Ocean acidification: By burning oil, coal, and gas, we change the ocean’s chemistry, making it more acidic. Our oceans can absorb up to a quarter of all carbon emissions. The oceans have become 30% more acidic since the industrial revolution. There is also a decrease in calcium carbonate from the sea. It is a substance which helps marine creatures to form new shells. In addition, increased acidity causes slower growth rates and weakened shells. As a result, the entire aquatic food chain is in chaos.

Phasing out fossil fuels

It is undeniable that using fossil fuels has disastrous effects. The melting of ice caps, rising sea levels, extreme heat, and cold weather are all consequences of fossil fuel consumption. These impacts on both people and the economy will cause more delays in the transition process of phasing out fossil fuels.
Governments, businesses and communities are increasingly imposing the need for a quicker transition. But unfortunately, each group are setting a higher expectation for the other.

There is also an increased urge from companies to use environmental, social and corporate governance targets and metrics based on ESG investments. All of these are reshaping the financial and economic standards. These organisations are decarbonising their operations. Banks, insurers, and institutional investors are steering toward the “net-zero concept“. Financial systems are also rapidly emerging as critical enablers of the phasing-out process.
Many changes are happening due to the phasing out of fossil fuels. But there is a risk of delay in the process. The sectors are more or less dependent on each other, and the cost of decarbonisation is high. All these complications also delay the transition phase as people tend to postpone taking action and prefer a more convenient alternative.

Transition to Renewable energy

While renewable energy sources like wind, solar and geothermal are starting to replace fossil fuels in certain sectors. It still seems far-fetched that the world’s rapid use of fossil fuels can end sooner. However, according to experts, the progress can become a reality with providing enough time and initiatives.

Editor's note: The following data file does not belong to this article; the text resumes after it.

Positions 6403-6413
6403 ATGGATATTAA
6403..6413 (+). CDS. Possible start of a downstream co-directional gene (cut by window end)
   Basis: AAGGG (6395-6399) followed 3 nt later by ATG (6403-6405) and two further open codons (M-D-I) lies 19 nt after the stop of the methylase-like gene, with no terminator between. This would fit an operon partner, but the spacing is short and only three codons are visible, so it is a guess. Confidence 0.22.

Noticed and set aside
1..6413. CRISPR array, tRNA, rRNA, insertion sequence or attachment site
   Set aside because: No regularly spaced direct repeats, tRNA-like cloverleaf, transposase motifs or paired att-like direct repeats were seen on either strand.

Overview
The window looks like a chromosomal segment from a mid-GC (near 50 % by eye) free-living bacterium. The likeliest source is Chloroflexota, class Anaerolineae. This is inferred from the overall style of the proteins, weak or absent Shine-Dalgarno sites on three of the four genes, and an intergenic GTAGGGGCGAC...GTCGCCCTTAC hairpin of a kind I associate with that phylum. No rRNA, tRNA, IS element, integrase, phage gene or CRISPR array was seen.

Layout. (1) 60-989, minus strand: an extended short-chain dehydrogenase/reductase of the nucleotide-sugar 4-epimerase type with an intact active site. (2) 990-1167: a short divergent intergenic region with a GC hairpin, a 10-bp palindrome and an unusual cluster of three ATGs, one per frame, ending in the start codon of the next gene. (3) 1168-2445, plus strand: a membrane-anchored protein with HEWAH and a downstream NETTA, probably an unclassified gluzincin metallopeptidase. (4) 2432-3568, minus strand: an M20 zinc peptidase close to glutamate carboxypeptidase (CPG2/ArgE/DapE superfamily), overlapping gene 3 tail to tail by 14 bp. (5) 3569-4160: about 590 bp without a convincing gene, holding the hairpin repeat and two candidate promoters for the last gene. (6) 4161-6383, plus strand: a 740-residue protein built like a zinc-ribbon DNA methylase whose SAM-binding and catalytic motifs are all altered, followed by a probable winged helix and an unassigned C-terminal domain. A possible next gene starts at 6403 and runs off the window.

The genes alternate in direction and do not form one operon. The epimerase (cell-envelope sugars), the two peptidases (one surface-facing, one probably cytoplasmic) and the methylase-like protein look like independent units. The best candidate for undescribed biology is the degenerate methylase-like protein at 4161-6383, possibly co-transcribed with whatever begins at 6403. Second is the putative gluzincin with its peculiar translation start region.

U.S. energy sources, their primary uses, and their percentage shares of total U.S. energy consumption in 2020

All these require massive changes in transportation alternatives. Still, the most challenging issue would be shifting power supply frameworks. 

If renewable resources compete significantly with the fossil fuel industry, we need to begin subsidising them more than fossil fuels. 

Fossil fuel companies and utility companies deal with politics since they carried out electricity in the early 1900s, making it challenging to unravel their hold over the energy market since so many stakes are at play.

Since the intention behind these effects is to improve the world, there are a lot of green energy laws and policies that promise to deliver accurate results. Therefore, people seem to think the “green transition” status is active.

At this transition rate, it’s no longer practical for the rich and powerful to deny the reality of global warming and other environmental challenges. 

The “green initiatives” are picking up pace, pointing to the worldwide interest in investing in renewable energy and other green advancements over the past decade. 

When you look at the raw numbers, they seem to provide some backing for the argument. Global investment in renewables led by the International Energy Agency (IEA) to come in at US$367 billion in 2021—up from $359 billion in 2020 and $336 billion in 2019. That’s a lot of new wind turbines, solar panels and hydroelectric power stations.


Bioenergy, a type of renewable energy, is an essential substitute for modern potential’s ozone-depleting substance (GHG). All resources are sustainable energy, usually utilized for a bioenergy framework. Specific ongoing frameworks and key future advancements, such as perennial cropping systems, waste and livestock manure utilization, and technologically advanced transition systems, can deliver an 80 per cent to 90 per cent discharge reduction in carbon emission compared to fossil fuel standards.

Direct combustion is the most widely recognized strategy to convert biomass into utilizable energy. Steam turbines provide power by burning biomass, which also includes electricity for industrial processes and buildings.

Direct and Indirect land conversion is taking place due to the rising demand for biomass. This conversion is causing an increase in GHG emissions. The practices of land alterations impact the carbon emissions and vegetation of the soil by absorbing carbon from the atmosphere. Strategies to mitigate the effects of land use change are increasing the number of energy crops grown on low-carbon pastureland and utilizing agricultural and forestry waste. Crops that provide nutrients and fibre and are a source of bioenergy can be planted in an integrated production system reducing the land-use effects and enhancing the land’s usefulness.

The goal of increasing biofuel output will be aided by the evaluation of innovative production and management techniques, crops, cropping systems that are responsive to local conditions, and policies that promote environmentally beneficial outcomes.

Processes and Techniques in Treating Biomass